Batman and Robin escape Catwoman's trap by hitting the precise note needed to shatter the glass chamber in which they're prisoners. They quickly get on the trail of Catwoman. The feminine ... See full summary »



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Episode cast overview, first billed only:
Madge Blake ...
Sharyn Wynters ...
T.J. Castronovo ...
Meanie (as Tom Castronova)
Chuck Henderson ...
Ric Roman ...
Maurice Dallimore ...
Sir Sterling Habits
Anthony Eustrel ...
Judy Strangis ...
Chad Stuart ...
Jeremy Clyde ...


Batman and Robin escape Catwoman's trap by hitting the precise note needed to shatter the glass chamber in which they're prisoners. They quickly get on the trail of Catwoman. The feminine feline criminal eventually "steals" the voices of Chad and Jeremy, Commissioner Gordon and talk-show host Allen Stephens. She blackmails the British government, which faces the lost of revenue from the taxes on Chad and Jeremy's performances. Batman and Robin eventually capture Catwoman and her gang, but not before Batman and Catwoman express obvious affection for each other. Written by Bill Koenig

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Release Date:

15 December 1966 (USA)  »

Company Credits

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Technical Specs


Sound Mix:

(RCA Sound Recording)


Aspect Ratio:

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Did You Know?


Features a rare, uncredited acting appearance by legendary men's hairstylist Jay Sebring, cast as (in an atrocious pun on his name) Mr. Oceanbring. Less than three years later, he would be brutally murdered, along with his former fiancée, Sharon Tate, and three other people, by members of the Charles Manson "family." See more »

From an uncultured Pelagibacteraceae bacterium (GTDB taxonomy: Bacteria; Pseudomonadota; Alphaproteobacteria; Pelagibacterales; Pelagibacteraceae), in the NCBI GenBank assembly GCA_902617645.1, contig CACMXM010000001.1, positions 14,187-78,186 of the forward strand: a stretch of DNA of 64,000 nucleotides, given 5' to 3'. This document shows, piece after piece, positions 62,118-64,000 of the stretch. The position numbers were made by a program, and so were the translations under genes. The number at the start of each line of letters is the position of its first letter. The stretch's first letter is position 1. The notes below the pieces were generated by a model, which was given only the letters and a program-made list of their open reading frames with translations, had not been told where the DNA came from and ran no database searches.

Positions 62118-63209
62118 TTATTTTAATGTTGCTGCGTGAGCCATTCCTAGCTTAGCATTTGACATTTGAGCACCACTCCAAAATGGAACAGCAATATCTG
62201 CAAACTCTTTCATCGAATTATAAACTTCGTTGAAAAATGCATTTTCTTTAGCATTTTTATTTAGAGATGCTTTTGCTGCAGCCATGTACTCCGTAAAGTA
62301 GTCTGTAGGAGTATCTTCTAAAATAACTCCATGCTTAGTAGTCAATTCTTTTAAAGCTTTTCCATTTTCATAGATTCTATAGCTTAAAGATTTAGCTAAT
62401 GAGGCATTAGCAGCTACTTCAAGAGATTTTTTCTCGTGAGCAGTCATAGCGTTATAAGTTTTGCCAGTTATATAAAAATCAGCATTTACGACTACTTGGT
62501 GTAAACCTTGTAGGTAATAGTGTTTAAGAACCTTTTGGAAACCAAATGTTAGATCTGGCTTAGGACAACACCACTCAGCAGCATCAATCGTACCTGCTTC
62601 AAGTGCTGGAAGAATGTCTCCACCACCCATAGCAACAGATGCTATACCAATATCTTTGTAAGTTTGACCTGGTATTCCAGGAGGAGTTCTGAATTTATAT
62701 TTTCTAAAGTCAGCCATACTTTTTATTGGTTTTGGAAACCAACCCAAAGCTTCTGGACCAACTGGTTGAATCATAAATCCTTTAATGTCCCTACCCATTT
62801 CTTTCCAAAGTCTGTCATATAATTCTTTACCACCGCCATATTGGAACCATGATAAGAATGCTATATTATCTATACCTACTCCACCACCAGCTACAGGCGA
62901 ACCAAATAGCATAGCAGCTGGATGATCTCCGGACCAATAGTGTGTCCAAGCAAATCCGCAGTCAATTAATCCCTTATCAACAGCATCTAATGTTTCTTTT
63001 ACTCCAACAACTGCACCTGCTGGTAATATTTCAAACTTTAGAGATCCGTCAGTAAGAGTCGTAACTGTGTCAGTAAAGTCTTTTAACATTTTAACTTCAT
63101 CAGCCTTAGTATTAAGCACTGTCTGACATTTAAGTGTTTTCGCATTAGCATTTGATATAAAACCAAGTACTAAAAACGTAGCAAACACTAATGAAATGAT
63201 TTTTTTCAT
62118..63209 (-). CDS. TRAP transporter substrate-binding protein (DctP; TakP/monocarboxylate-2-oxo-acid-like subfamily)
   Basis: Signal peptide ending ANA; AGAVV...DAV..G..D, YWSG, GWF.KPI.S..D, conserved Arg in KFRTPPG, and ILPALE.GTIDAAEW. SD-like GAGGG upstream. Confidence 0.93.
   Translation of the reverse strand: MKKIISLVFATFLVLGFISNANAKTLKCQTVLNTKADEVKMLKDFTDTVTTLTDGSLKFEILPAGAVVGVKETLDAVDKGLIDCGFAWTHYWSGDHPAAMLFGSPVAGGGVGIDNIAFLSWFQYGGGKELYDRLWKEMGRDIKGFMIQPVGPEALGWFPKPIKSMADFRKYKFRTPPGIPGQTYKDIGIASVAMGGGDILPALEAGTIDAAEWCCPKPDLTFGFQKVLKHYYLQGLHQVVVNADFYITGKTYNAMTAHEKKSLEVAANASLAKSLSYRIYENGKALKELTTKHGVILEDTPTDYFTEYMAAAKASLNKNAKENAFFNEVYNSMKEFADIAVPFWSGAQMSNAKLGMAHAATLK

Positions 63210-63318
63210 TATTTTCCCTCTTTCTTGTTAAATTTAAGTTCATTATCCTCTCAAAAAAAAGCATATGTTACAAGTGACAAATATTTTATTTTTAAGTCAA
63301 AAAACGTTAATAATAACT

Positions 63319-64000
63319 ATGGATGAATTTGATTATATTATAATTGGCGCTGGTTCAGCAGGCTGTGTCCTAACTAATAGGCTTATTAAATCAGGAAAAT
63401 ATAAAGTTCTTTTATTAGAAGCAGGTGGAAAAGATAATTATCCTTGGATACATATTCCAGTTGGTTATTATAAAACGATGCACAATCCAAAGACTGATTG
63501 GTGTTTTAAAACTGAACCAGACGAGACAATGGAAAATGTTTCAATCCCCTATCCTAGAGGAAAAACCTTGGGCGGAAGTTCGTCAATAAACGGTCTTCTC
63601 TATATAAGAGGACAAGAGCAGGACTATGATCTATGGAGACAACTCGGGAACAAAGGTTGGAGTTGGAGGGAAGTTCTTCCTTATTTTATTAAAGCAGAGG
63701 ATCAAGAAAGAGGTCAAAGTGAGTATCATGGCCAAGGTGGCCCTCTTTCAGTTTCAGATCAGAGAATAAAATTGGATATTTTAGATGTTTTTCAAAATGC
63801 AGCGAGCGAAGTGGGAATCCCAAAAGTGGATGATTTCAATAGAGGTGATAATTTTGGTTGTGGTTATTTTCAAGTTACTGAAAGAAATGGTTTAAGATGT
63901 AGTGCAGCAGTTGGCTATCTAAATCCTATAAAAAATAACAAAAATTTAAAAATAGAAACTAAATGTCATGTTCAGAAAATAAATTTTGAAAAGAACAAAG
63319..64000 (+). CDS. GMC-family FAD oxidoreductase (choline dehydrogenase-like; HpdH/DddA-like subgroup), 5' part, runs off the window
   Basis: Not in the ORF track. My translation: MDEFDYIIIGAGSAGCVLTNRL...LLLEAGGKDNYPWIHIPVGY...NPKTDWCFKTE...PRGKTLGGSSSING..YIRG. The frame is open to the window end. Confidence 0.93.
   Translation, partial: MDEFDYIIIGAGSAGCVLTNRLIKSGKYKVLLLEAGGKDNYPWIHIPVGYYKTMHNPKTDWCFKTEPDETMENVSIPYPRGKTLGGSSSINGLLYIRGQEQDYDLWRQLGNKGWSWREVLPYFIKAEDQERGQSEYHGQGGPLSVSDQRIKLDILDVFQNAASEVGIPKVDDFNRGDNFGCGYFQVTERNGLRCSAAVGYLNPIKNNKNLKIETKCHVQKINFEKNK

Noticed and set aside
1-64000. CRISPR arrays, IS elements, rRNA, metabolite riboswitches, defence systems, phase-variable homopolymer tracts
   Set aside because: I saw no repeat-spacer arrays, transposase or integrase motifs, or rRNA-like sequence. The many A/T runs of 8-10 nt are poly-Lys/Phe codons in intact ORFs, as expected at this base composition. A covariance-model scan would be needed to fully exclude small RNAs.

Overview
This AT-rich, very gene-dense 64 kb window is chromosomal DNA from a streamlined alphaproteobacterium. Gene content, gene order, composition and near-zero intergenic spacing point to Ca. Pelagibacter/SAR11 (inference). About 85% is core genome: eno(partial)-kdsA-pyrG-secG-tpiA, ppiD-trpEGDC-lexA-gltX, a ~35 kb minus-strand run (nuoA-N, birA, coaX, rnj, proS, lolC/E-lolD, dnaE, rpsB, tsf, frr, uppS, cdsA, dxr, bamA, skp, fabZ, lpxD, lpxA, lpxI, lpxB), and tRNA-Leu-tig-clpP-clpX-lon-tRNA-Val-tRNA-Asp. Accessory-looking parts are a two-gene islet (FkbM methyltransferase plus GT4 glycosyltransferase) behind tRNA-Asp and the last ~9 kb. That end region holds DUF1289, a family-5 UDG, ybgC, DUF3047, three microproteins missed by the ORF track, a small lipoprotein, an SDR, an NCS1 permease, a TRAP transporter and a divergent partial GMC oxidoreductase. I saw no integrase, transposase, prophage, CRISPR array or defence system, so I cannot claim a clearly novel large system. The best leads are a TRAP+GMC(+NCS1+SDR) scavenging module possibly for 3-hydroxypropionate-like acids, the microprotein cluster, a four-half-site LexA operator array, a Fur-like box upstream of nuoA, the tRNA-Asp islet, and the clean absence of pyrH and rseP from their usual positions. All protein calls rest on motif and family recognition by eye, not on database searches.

Commissioner Gordon mentions having Grandchildren, but in a future episode say Barbara is an only child. When Barbara is introduced in season three, it is quite clear that she is childless. See more »


Robin: [after Batman and Catwoman walk by arm in arm] Holy mush!
See more »


Featured in Biography: Batman: Holy Batmania! (2003) See more »


Distant Shores
Performed by Chad and Jeremy
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User Reviews

Chad and Jeremy sing their last hit "Distant Shores"
18 May 2016 | by (Youngstown,Ohio) – See all my reviews

"The Bat's Kow Tow" begins with Batman determining the right pitch to break the glass container amplifying the drops of water, though he'll never get any awards for his singing (Joe Flynn again appears unbilled as Benton Belgoody). Speaking of singing, Chad and Jeremy launch into what had only recently become their final US hit, "Distant Shores," an Eastern flavored ballad composed by future Chicago producer James William Guercio, when Catwoman arrives and abruptly ends the performance by stealing their voices in midsong, demanding millions in ransom from the British government. Sir Sterling Habits (Maurice Dallimore, previously seen in the 1966 feature film, later in the Lord Ffogg three parter from season three) takes a call from Prime Minister Harold Wilson, the verdict on Chad and Jeremy: "millions for their records, not a cent for their voices!" (his butler is named Rhett!). Another famous talk show host, Steve Allen, is well cast as Allan Stevens (unbilled), who also loses his voice to the nefarious Catwoman, while the Batclimb cameo comes from Hawaiian entertainer Don Ho. The final showdown takes place at the posh salon of hair stylist Mr. Oceanbring, played by real life hair stylist Jay Sebring, sadly murdered by Charles Manson's acolytes in the same house where Sharon Tate met her untimely fate. Only Catwoman tries to get away, but with Batman in her sights finds herself confessing her love for him rather than trying to kill him, asking him out on a date when she gets released from prison! It's a human touch and not what one would expect but most welcome to see such tension between the seductive temptress and the clearly smitten Caped Crusader, Robin capping the exchange: "holy mush!" Having earlier heard two songs from Chad and Jeremy, the final scene has them performing a single from February 1966, "Teenage Failure," like "Manners Maketh Man" a Jeremy Clyde original, unsuccessful at the time, but preferable to Paul Simon's "Homeward Bound," which did became a hit for Simon and Garfunkel upon its January 1966 release.

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